Authors: Wisnu Wardana and Manggi Habir, Bank Danamon
The phrase ‘global growth slowdown’ is currently dominating international headlines. A rising wave of uncertainty has sent a series of quakes across global financial markets, as yield-seeking activities create increased volatility. For most emerging market economies, including Indonesia, paddling against this current is not viable. Given that it is an aggregate demand issue, the natural response is to focus on fiscal policy.
Against this backdrop, the Indonesian government recently announced its 2020 fiscal year budget, which displays considerable ‘defensive’ strategies. It forecasts an annual revenue growth of 9.4 per cent, exceeding spending growth of 8 per cent. Interestingly, both fall within the natural growth rate.
Spending allocations will be channelled to support social welfare, while at the same time used to pay off rising debt interest. Priority programs that will receive additional funding are those assisting underprivileged citizens in gaining better access to healthcare and education. Other programs will attempt to expand the provision of clean water, encourage oil and gas explorations as well as enhance labour productivity.
Around 130 trillion Indonesian rupiah (US$9 billion), accounting for 5.1 per cent of the budget, is kept in reserve as a buffer against unanticipated headwinds like a shortfall in revenue. Some have questioned the wisdom of playing safe when decelerating growth is more apparent. The government’s response has been to increase the productivity of labour and assets. According to senior government officials, only half of the country’s assets are properly recorded and even less are currently productive.
The administration’s economic team have come to accept that quick-win programs have outlived their usefulness. Stepping on both the pedals of monetary and fiscal policy can result in an unwanted imbalance as the output gap widens. It is more appropriate to take a defensive approach, given current global uncertainties and domestic fiscal capacity.
Despite this realistic first year budget for Jokowi’s second term — which contrasts with his ambitious first year budget five years ago — the political challenge of realising the budget numbers will be an uphill battle. Aside from the budget’s built-in reserve, the forecast budget deficit is lower than expected, at 1.8 per cent, allowing more flexibility to tap into financial markets.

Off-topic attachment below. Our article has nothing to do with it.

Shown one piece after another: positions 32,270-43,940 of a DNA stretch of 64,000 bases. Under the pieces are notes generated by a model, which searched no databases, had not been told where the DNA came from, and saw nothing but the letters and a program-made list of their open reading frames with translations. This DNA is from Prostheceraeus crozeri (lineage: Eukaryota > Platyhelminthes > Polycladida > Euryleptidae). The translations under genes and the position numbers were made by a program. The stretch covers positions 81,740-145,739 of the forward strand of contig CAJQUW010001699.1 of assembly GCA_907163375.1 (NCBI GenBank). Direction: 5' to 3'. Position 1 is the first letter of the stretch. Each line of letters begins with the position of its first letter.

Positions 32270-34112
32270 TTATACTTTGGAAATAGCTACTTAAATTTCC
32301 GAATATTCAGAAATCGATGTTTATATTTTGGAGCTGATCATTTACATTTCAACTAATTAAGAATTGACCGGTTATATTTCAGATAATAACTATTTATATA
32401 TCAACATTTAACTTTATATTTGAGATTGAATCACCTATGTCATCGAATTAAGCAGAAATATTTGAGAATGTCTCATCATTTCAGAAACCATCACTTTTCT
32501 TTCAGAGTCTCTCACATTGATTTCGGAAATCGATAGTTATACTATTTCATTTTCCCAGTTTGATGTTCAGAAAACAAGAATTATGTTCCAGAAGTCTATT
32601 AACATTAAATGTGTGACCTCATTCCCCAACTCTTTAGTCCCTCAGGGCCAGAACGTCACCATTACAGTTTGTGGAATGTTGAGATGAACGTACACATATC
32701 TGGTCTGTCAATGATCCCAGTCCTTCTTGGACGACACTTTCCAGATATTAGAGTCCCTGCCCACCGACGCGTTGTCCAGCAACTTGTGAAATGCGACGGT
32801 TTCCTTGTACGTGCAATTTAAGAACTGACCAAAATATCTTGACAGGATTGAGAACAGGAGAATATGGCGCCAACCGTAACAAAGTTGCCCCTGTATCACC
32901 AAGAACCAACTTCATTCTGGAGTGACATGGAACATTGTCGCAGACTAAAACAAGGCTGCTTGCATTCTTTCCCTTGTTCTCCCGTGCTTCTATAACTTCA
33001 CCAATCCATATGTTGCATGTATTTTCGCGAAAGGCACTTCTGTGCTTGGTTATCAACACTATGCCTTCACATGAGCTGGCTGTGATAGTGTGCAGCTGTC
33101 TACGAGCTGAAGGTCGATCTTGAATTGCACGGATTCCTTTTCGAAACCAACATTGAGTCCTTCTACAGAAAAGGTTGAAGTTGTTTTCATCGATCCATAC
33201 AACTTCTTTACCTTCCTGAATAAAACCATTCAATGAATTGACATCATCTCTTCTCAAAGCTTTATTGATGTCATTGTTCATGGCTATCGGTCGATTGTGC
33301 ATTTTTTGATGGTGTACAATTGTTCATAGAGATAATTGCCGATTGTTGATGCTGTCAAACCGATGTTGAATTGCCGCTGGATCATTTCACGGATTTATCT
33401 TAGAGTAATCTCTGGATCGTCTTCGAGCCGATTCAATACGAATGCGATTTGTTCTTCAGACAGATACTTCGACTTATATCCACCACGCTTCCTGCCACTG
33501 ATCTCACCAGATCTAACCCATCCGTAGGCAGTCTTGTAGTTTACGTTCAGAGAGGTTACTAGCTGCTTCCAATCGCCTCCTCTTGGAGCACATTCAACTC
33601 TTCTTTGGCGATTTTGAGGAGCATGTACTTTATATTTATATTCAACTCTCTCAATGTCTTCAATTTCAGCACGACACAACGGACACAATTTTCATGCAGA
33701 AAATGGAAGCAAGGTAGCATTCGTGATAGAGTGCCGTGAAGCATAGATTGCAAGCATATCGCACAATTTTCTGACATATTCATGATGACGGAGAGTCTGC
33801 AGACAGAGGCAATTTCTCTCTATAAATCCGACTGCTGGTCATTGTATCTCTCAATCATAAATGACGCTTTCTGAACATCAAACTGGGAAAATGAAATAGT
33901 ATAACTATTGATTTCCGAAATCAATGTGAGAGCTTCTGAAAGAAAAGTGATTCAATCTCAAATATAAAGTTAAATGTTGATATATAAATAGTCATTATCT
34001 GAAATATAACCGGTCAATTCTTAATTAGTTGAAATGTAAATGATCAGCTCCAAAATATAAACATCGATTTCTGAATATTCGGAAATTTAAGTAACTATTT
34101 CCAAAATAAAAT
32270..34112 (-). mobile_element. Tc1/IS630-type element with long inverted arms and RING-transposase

Despite the budget’s defensive nature, some are concerned about its overly ambitious predictions for tax revenue. In 2020, government income through taxes is forecast to grow by 13.3 per cent to Rp 1862 trillion (US$133 billion). Jokowi’s plan to increase investment by lowering current tax rates raises more questions about the source of increased tax revenue. With the world’s two largest economies embroiled in trade war and most forecasts indicating further global economic slowdown, it seems counter-intuitive to target such a sharp rise in tax revenue.
One tax source being discussed is an excise tax hike on tobacco sales. This won’t be easy. The tobacco lobby has already mobilised to oppose this policy. The initial excise tax rate hike of 23 per cent has been whittled down to 10 per cent in parliamentary discussions. The haggling will likely continue until the last quarter of this year when the budget is due for ratification. Other potential sources of tax revenue include taxes on the fast-growing e-commerce and the digital technology industries. There is always the temptation of another tax amnesty policy, but most view this as unlikely as it would be too close to the last one.
Another concern is whether or not the budget measures will be broadly effective. Current policy aims to improve the quality of Indonesia’s human capital, one of Jokowi’s major second term campaign promises. A 5.7 per cent increase in education spending is planned, representing a significant 20 per cent of the total budget. But is relying on funding education activities through the Ministry of Education enough?
Another important channel affecting a wider portion of society that often doesn’t receive the attention it deserves is Islamic education — the pesantren and madrasah institutions. Given their limited funding, these alternative educational channels — whose activities fall under the jurisdiction of the Ministry of Religious Affairs — often do not teach a comprehensive curriculum that, for example, includes sufficient science and technology subjects like their government school counterparts do. These subjects, increasingly important for people entering the workforce, are costly to teach. The government proposes an additional 8.9 per cent spending through the Ministry of Religious Affairs, a rate that is higher than the budget’s overall expenditure growth.
Another concern is the President’s tendency to tinker with his government’s ministerial structure, hoping it will help expedite the implementation of his policies. This time there is talk about splitting and merging several ministries or their sub-units. If Jokowi’s first term is any indication, where this same tactic was used, the additional time it takes for the bureaucracy to adjust to new reporting lines delays the implementation of policy.
It might be advisable for the government to persist with the current bureaucratic structure, however imperfect it may be. Solidifying the country’s long-term foundation in human capital requires time and patience and Indonesia cannot afford any delay under intensifying global competition.
Wisnu Wardana is an Economist at Bank Danamon Indonesia and Manggi Habir is an Independent Commissioner of Bank Danamon Indonesia.